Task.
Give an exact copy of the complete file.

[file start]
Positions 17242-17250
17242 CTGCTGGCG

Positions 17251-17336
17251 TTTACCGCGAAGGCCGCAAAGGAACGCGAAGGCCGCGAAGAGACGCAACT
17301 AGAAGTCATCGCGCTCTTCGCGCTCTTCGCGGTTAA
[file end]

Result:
Positions 17242-17250
17242 CTGCTGGCG

Positions 17251-17336
17251 TTTACCGCGAAGGCCGCAAAGGAACGCGAAGGCCGCGAAGAGACGCAACT
17301 AGAAGTCATCGCGCTCTTCGCGCTCTTCGCGGTTAA